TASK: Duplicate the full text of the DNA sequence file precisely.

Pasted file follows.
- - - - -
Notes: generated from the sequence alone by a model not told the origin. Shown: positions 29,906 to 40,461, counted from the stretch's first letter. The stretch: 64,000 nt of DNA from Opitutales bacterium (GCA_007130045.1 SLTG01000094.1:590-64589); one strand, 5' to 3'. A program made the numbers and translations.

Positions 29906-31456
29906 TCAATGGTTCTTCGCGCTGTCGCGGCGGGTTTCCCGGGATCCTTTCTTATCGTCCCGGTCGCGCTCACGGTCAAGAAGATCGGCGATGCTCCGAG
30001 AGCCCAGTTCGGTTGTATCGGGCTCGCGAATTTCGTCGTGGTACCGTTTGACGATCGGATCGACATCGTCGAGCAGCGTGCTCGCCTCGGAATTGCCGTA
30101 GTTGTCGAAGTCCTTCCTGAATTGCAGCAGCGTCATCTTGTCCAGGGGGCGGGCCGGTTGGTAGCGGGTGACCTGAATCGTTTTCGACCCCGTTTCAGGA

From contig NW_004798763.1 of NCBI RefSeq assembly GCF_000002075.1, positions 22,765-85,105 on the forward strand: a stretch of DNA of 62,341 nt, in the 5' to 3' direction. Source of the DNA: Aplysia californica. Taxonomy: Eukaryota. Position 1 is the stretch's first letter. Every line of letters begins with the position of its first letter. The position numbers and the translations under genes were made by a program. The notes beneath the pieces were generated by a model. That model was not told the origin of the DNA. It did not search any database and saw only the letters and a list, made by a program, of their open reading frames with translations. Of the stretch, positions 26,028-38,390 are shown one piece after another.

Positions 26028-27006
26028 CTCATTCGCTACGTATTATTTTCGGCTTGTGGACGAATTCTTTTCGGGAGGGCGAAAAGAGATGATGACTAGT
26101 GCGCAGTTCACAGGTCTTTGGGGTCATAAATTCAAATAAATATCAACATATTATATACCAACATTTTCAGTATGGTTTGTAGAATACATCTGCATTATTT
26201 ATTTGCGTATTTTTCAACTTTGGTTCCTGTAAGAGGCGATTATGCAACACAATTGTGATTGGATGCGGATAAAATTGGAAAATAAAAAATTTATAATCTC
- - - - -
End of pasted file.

Notes: generated from the sequence alone by a model not told the origin. Shown: positions 29,906 to 40,461, counted from the stretch's first letter. The stretch: 64,000 nt of DNA from Opitutales bacterium (GCA_007130045.1 SLTG01000094.1:590-64589); one strand, 5' to 3'. A program made the numbers and translations.

Positions 29906-31456
29906 TCAATGGTTCTTCGCGCTGTCGCGGCGGGTTTCCCGGGATCCTTTCTTATCGTCCCGGTCGCGCTCACGGTCAAGAAGATCGGCGATGCTCCGAG
30001 AGCCCAGTTCGGTTGTATCGGGCTCGCGAATTTCGTCGTGGTACCGTTTGACGATCGGATCGACATCGTCGAGCAGCGTGCTCGCCTCGGAATTGCCGTA
30101 GTTGTCGAAGTCCTTCCTGAATTGCAGCAGCGTCATCTTGTCCAGGGGGCGGGCCGGTTGGTAGCGGGTGACCTGAATCGTTTTCGACCCCGTTTCAGGA

From contig NW_004798763.1 of NCBI RefSeq assembly GCF_000002075.1, positions 22,765-85,105 on the forward strand: a stretch of DNA of 62,341 nt, in the 5' to 3' direction. Source of the DNA: Aplysia californica. Taxonomy: Eukaryota. Position 1 is the stretch's first letter. Every line of letters begins with the position of its first letter. The position numbers and the translations under genes were made by a program. The notes beneath the pieces were generated by a model. That model was not told the origin of the DNA. It did not search any database and saw only the letters and a list, made by a program, of their open reading frames with translations. Of the stretch, positions 26,028-38,390 are shown one piece after another.

Positions 26028-27006
26028 CTCATTCGCTACGTATTATTTTCGGCTTGTGGACGAATTCTTTTCGGGAGGGCGAAAAGAGATGATGACTAGT
26101 GCGCAGTTCACAGGTCTTTGGGGTCATAAATTCAAATAAATATCAACATATTATATACCAACATTTTCAGTATGGTTTGTAGAATACATCTGCATTATTT
26201 ATTTGCGTATTTTTCAACTTTGGTTCCTGTAAGAGGCGATTATGCAACACAATTGTGATTGGATGCGGATAAAATTGGAAAATAAAAAATTTATAATCTC